What really stood out is how accurate diagnosis isn’t really a key doctor skill
My dad used to say that a good diagnostician had to have at least as much creativity as a second rate poet. It didnt start making sense to me til I grew up a bit. And had had some experience of Drs and their general ineptness anywhere creative thinking was required.


it is sort of amazing that diagnosis isn't better taught
It's a skill that cant really be learned, altho if the basic ingredients involved are present, can be encouraged and honed and improved. It requires a huge skill-set, most of which are totally absent in a large percentage of practicing Drs.
They're about as effective as drilling a whole in your head to let out the evil spirits
Actually, most of the ancient civilizations that did this form of trepanning of the brain did it to threat genuine illnesses like hydrocephaly. The were amazingly advanced, and medical science didnt reach that level again for well over 1,000 years.


Im in a foreign country right now and the medical folks we have sampled so far are highly competent.
That's truly a pity. Many years ago (not sure about now) the medical school at the University of Mexico was ranked as one of the top three in the world, along with USC and the University of Zurich in Switzerland.


I want to conceptualize disease as something other than a battle, something other than a foe that can be fought and overcome with enough effort. In my experience that mentality is ultimately harmful.
I agree. There are better way to approach chronic illnesses, and, like you, I don;t subscribe to " ....the disease is my enemy ...." school of thought.
 
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Wolfcub

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@indigokid My husband was accused of being "hypochondriac". He was "doctor-shamed", and had a hard time claiming unemployment benefit. The doctor he consulted for a diagnosis, (and kept asking her as the symptoms wouldn't go away ) -accused him of being lazy and a malingerer.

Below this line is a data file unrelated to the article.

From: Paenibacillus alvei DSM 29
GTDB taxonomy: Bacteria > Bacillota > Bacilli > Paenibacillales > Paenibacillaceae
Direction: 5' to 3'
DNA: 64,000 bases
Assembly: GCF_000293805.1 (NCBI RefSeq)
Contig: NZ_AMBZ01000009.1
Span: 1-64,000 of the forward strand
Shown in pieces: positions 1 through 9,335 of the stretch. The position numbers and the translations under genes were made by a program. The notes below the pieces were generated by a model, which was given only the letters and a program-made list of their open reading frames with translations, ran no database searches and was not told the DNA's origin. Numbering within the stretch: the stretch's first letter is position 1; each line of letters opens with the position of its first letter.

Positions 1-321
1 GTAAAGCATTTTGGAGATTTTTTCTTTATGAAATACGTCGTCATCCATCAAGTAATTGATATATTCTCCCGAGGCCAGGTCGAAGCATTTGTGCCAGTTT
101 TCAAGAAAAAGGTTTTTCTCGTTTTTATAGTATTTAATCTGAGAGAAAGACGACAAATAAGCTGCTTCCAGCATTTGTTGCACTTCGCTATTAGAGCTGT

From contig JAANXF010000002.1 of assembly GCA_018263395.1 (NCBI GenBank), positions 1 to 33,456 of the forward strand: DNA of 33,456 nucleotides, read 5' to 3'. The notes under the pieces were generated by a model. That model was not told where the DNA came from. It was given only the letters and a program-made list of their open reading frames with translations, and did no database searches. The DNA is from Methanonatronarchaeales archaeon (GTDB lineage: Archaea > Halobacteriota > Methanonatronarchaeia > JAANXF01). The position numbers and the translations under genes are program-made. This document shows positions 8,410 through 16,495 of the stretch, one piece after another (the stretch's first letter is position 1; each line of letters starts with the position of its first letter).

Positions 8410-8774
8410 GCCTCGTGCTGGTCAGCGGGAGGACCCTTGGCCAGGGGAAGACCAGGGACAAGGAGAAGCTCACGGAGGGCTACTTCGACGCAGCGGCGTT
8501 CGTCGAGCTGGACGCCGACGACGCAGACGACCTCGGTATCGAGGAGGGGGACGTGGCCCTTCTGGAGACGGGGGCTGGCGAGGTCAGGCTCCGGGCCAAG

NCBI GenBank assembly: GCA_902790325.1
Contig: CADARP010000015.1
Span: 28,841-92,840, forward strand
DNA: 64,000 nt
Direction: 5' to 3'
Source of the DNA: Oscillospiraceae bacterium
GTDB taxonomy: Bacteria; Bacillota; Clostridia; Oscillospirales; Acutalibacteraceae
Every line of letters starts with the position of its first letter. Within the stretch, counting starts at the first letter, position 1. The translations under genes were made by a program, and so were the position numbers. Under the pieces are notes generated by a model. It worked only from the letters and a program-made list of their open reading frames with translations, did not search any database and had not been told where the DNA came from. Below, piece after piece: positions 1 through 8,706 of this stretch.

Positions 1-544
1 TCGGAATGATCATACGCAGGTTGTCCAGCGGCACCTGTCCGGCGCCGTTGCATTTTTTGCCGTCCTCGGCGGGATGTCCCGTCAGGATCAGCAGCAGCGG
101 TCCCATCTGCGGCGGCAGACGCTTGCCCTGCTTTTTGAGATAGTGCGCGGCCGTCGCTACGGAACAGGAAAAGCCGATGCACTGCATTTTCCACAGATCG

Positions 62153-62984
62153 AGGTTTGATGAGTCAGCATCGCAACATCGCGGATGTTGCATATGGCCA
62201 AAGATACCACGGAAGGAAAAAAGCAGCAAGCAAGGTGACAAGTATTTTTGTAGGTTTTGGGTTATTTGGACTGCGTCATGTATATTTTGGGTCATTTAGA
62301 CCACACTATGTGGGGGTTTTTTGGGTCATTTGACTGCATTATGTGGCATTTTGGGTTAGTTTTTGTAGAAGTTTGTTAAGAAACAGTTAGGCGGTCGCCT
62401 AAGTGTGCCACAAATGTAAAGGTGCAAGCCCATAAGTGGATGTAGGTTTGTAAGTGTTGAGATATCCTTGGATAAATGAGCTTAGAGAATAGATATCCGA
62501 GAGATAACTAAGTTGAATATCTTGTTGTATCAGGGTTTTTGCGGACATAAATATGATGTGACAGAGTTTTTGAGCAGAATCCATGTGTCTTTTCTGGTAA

He was always an extremely hard working person all of his life.

His symptoms started in 1997....continued -undiagnosed and untreated -through 1998. He was forced to live on his savings. In 1998 it was discovered he had prostate cancer which had had the time sadly, to spread to his bones....all over. He passed in January 1999.
Once he discovered what was wrong he took legal action against that doctor, and won the case. She had interfered with his medical records...the lot.
 
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I watched..Episode 3. The man who apparently has Gulf War Syndrome.

It left me feeling very sad. Knowing that we share this cognitive decline, and the implications thereof.

Really sad that our soldiers were and still are treated as expendable commodities, whose lives can be ruined by toxic exposure and profound stress.

I was really sad also, because again the failure to "diagnose" him is just criminal. Its the first thing I thought of when after they described his main symptoms and his Gulf War Veteran status.

The comment in the first episode by Dr. Sanders (?) - that she went to medical school and then was surpised that DIAGNOSIS is required. ?DUH? You cannot treat ANYTHING without first having a diagnosis. Is that ankle sprained or broken?

Something is VERY VERY wrong in the US with how medicine is- applied. And taught, apparently.
 
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If you haven’t started watching this yet...it’s fabulous. A doctor/journalist who wants to find the answers to chronic illnesses and uses crowd knowledge to do it (just like we do here).

Warning: you will probably blub at every episode
Where can I find this?? How’s the tittle?? Thx forwards, Carol from Belguim, 🌹🌹🌹🙋♿️🐕